Friday, April 20, 2007


Clarity and accessability are issues in poetry. For some the issues are a pitfall. How does one straddle the line between clarity and accessability, and their opposites? On one side is the abyss of obscurity, on the other lies the precipice of pandering.

My own poetry is occasionally considered to be obscure, even experimental (as if that were a naughty word). But inevitably, there is always a reader or two who grasps my meaning and intent; and I am satisfied. So perhaps clarity in "difficult" poetry is not the issue, but rather whether or not the poet has allowed a wide enough threshold for easy entrance. Clarity is indeed an issue: but it is a separate issue from accessability.

It's a choice, perhaps. For each poem, how readily accessible do I want the poem to be? Sometimes making a poem "wide enough" to be understood by a reader who has not shared the experience conveyed in the poem, will lose some of the sharpness and accuracy of what I want to convey. Yet can one be happy with the appreciation of a narrower, more select audience?

"Threshold" is a very good way to describe this issue of accessability into a poem: the poem's threshold, the availability of its self to inspection, the openness of its portal to entry. How readily accessible do you want your poems to be? How wide open do you like to leave the door for the reader who is entering your poem's house?

I think of Odysseas Elytis' remark: Every poet needs an audience of three, and since every poet has two good friends, the search is always for that perfect third reader. I also think of The Dweller on the Threshold, from Sir Edward Bulwer-Lytton's novel Zanoni.

The Dweller is the guardian of the mysteries, the temple guardian, whose job it was or is to turn away the casual, unwary, or insufficiently prepared. Many sacred texts speak of this, as well as the occult literature.

I'll be honest: I appreciate clarity wherever I find it, because I think it's a sin of egotism to make a poem obscure merely for the sake of being obscure. (Doubly so when such obscurity is really transparency in a cloak.) But I'm very aware that many "difficult" poems ask the reader to work, sometimes more than some readers would like; they are not inaccessible, although they may be unclear at first, and require work to get into. Many of my "difficult" poems come out of my experience, and for the most part are concrete and imagistic, but they often get labelled by others as unusual and experimental. So, even though I greatly appreciate clarity over obscurity, I guess I have a relatively high threshold.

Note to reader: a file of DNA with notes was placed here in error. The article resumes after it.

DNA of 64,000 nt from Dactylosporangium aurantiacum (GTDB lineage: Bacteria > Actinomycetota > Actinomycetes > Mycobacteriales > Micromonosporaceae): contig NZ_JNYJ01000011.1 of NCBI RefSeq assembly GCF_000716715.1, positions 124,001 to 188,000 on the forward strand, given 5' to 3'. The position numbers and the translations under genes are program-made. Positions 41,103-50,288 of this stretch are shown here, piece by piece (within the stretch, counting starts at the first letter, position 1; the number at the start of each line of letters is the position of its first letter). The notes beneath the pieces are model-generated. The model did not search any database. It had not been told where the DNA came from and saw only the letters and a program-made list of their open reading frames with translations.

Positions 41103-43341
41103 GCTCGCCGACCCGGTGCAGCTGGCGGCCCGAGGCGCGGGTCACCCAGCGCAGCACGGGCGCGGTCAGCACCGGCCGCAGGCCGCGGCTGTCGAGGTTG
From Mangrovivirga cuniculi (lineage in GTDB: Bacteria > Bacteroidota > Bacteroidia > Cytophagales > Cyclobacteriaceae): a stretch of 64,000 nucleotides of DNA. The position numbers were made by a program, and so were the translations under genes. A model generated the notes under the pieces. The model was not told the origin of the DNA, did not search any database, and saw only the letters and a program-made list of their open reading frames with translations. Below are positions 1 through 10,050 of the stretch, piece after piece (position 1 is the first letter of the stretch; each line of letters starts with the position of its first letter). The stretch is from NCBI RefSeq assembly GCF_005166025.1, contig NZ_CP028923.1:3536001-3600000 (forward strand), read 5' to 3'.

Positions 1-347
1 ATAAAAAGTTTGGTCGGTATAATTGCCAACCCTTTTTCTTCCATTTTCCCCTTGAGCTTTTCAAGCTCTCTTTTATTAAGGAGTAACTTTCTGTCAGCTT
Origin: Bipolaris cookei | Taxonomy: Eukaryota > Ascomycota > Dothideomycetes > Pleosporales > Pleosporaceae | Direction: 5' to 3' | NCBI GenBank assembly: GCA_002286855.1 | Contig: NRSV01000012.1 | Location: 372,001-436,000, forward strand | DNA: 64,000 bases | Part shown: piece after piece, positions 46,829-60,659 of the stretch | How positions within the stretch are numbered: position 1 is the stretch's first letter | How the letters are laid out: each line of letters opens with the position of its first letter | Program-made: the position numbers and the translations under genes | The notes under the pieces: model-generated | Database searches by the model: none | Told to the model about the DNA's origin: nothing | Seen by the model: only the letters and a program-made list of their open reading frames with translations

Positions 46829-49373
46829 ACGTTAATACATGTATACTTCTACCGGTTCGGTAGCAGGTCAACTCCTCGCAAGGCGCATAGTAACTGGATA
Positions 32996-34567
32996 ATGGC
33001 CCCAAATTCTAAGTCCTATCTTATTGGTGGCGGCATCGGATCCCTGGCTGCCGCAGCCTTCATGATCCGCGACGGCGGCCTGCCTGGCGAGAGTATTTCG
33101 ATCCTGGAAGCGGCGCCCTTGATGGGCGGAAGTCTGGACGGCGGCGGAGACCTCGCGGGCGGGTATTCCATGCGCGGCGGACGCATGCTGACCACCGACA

So be it. Looking out the window from my writing desk, where I sat and wrote out these ideas recently, here is what I perceived:

lines of shadow on snow: spiral labyrinth of barren woods.
riffle of near-ice water at the bend. long sleep of trout.
animal heart tracks of rabbit, deer, wild fowl: blood song lines.
this cold silence. these crisp twigs, cracking. moon of popping trees.
together, turning: passion way dormant, sibilance of red bird's wing.

Or again:

Outside the bitter wind, window on east creek view: these shadows
of late-afternoon winter trees make trail-lines across the crusted snow, engaging
in angled dialogue with all the animal tracks left behind as punctured memories;
deer, wild turkey, showshoe hare, cardinals flitting, a few junco and brown sparrow,
leaving their trails in overlapping lines with the tree shadows. A clear pale cyan sky
reminds that as the day ends, so do we: each morning a resurrection. A day spent railing
along the grooves, knocking loose dead leaves, palimpsests of grieving, new fear.
What the heart murmurs to the machines: some rhythm of reverence, of memory,
merging with some long cold sleep just this side of permanence. How do you weep,
when there's nothing left to say, but fare well? A turbulence in the breast:

a lamentation, a shock of skipped steps, a serenity earned. Nothing more.
In the rising wind, snow crusts fall from the juniper and make fresh pocked tracks
in the fading light, the amber, again snowfields.

Labels: , ,


Post a Comment

<< Home